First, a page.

Julia has been the queen of fits in the mornings.  It's been exhausting for all of us including her.  I talked with Ed (my forever counselor friend whom I couldn't do life without) and her main conclusion was that Julia needed more sleep.  Once we tried that, then we could try a few other tactics in helping with coping.

Sure enough - she was right.  As always!

We have been getting Jules to bed much earlier.  9:30 - 10:00pm was much too late.  Lest you judge... I used to judge parents who couldn't get their kids to sleep early and make bedtime a priority.  Until we had two kids along with juggling full-time, part-time and other-time jobs.  And Grad School and kid activities after school.  We're honestly doing the best we can.  But we had to start making bedtime a larger priority for her sanity and ours.

(As I'm writing this, the girls are getting ready for bed, Jeremy's cleaning the kitchen, we just finished eating dinner and I finished six piano lessons at 7:30pm... so we're a little late tonight.)

Each morning consisted of waking her up and immediate screams of "I don't want to go to school!" followed by floppy bodies, yelling that every piece of clothing is uncomfortable while ripping off every item that was put on as calmly as possible while holding her in various positions that wouldn't hurt her.  It came to a huge conflict last week when she was finally all dressed and put into the car while we got the rest of the things loaded.

I went in to get bags and came back out to find a five-year old who was completely and totally naked sitting in her carseat with clothing and shoes strewn about the back of the car.  I looked at her and buckled her in.  Butt naked.  I'd already fought long and hard to get her dressed several times.  It wasn't worth the fight and we were twenty minutes late.  If naked is how she wanted it, then naked it would be.

We drove about two streets down in our sub when Riley said something which wasn't mean or hateful and Julia lashed out at her with scratching, screaming, hitting.  I turned the car around and brought her back to the house as Riley was crying and I wanted to make it clear that she would not treat her sister in this way.  No matter how mad she was.

Julia was angry to say the least.  I carried her inside.  Wooden spoon became her least favorite friend - gently on the bum but enough for her to understand that her reaction was not appropriate.  Chose to dress her as she wasn't fighting us anymore and was more sad than revengeful.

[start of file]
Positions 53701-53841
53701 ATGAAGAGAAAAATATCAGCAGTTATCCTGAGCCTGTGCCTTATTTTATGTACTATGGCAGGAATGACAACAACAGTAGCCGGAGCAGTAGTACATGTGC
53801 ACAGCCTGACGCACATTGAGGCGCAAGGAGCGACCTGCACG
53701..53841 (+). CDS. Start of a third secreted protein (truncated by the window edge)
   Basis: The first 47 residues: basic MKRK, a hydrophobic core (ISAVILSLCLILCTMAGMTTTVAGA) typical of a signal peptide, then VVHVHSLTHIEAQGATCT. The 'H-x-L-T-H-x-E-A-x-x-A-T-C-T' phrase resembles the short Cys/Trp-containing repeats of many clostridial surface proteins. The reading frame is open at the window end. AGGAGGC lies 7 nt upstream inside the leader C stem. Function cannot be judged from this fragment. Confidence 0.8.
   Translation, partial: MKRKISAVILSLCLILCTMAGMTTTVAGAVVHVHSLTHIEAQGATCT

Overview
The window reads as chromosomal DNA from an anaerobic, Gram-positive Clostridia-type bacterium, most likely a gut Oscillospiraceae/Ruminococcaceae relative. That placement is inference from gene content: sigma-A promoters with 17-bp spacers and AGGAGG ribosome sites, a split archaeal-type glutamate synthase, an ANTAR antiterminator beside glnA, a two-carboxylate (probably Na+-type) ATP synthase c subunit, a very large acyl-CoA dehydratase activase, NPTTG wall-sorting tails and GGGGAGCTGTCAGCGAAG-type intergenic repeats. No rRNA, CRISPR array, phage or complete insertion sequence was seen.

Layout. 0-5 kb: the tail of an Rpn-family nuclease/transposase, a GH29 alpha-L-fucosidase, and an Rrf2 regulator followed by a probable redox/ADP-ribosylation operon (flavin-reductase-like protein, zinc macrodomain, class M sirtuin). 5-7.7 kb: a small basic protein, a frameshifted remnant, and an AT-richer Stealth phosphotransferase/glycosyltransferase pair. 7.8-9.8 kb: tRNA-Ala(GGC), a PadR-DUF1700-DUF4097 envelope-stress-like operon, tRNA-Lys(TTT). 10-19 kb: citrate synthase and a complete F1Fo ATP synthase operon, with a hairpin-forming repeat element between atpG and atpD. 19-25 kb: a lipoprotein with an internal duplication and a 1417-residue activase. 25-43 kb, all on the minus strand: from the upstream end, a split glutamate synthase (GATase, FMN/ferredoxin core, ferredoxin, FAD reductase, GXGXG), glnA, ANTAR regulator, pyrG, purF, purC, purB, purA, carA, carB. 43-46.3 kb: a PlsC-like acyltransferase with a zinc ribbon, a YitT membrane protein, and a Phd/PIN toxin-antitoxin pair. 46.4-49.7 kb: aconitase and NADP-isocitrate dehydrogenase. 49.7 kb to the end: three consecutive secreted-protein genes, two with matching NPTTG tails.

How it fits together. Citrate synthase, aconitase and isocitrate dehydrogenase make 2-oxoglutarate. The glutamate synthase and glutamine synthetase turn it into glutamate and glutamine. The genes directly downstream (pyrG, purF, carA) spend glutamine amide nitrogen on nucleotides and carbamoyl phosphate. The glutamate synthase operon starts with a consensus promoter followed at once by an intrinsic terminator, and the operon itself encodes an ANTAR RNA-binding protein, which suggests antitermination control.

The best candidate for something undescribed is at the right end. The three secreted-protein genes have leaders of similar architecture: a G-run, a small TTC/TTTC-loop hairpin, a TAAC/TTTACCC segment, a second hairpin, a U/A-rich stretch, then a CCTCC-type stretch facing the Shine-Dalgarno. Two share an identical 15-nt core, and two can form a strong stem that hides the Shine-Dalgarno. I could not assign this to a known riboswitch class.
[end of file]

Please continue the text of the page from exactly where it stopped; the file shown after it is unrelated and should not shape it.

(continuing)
Got in the car.  Immediately shoes came off again.  And socks.

Made it to her school.  Put back on the shoes and walked into the school.  As soon as we hit the hallway, she took off her shoes and threw them at me - hitting me with them.  I calmly picked them up and told her that her behavior was not appropriate.  I handed the shoes to her teacher and apologized while letting her know that we'd had a rough morning, but that Julia was going to have a wonderful rest of the day.

Julia clung to me as I had to let her go while hearing her yell "Mommmmyyyyyyy!  Mommmmmmmyyyy!"  repeatedly.  There is nothing more that will rip your entire heart out of your chest than choosing to walk away from your child who is completely and utterly heartbroken.  Yet you know that she will be fine within minutes of you leaving.

When I picked her up that day, she was happy, tired and clingy.  We had some sweet cuddles.

Sleep was an obvious fix, but so difficult to implement in our busy scheduled lives.  But vital.  It's our biggest priority at the moment - even if we don't get it right every night.

This morning was the first time in weeks that Julia didn't throw even a hint of a fit.  She was pleasant, kind and well-rested.  After she dressed herself, she told me "I felt a fit in my tummy coming up because my shirt was hurting but I told the fit 'NO! You are not coming up!'  And then it was fine."

Other tips that were recommended via Ed for helping Julia with calming her when she's in a state of difficulty:

Deep Breathing Video with Elmo


Popular Posts